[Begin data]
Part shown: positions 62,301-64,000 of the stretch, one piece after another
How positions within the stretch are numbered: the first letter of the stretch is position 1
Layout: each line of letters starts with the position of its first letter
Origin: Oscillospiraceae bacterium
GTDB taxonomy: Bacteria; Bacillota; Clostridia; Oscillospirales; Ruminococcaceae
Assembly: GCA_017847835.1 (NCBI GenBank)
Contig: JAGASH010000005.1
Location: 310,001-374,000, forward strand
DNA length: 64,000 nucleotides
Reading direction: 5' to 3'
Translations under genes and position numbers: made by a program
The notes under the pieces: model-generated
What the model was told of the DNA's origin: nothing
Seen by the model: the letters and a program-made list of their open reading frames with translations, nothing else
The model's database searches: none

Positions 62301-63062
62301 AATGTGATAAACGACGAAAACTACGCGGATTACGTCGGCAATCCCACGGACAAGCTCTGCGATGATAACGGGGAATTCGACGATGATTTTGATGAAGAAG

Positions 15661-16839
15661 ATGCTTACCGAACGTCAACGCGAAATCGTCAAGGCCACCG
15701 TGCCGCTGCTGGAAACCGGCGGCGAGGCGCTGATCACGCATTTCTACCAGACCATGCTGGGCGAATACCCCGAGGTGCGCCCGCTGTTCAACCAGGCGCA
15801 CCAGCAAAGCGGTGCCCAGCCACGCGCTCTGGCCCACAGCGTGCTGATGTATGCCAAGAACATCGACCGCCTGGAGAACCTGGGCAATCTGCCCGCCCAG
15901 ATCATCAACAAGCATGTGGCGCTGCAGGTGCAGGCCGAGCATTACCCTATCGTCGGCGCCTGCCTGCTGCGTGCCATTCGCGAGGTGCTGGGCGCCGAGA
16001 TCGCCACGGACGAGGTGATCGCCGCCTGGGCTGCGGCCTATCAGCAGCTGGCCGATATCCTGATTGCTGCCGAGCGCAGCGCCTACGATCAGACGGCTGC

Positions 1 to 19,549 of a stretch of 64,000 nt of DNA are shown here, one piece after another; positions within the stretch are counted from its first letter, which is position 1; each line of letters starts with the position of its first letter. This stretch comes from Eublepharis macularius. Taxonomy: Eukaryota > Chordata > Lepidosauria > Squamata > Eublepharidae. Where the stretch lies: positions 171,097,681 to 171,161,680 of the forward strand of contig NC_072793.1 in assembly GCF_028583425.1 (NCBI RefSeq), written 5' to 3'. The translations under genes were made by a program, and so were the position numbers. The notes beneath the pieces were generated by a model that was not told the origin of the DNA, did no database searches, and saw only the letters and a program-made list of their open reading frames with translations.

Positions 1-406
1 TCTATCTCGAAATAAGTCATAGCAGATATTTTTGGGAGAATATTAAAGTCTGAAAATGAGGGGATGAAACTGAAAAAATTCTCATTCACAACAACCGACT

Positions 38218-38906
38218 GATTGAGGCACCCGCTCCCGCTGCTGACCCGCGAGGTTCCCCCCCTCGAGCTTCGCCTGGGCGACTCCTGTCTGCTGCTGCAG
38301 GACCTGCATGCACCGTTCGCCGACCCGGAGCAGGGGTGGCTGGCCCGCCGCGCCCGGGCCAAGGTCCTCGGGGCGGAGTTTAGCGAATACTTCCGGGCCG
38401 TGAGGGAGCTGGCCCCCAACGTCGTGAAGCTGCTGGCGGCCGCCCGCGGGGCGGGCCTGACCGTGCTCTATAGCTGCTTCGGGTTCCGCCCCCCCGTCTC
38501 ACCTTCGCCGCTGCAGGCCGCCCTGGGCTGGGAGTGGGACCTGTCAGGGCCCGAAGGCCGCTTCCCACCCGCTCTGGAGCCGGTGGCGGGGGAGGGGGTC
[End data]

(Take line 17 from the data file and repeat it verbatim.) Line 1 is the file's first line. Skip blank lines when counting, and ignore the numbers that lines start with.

62301 AATGTGATAAACGACGAAAACTACGCGGATTACGTCGGCAATCCCACGGACAAGCTCTGCGATGATAACGGGGAATTCGACGATGATTTTGATGAAGAAG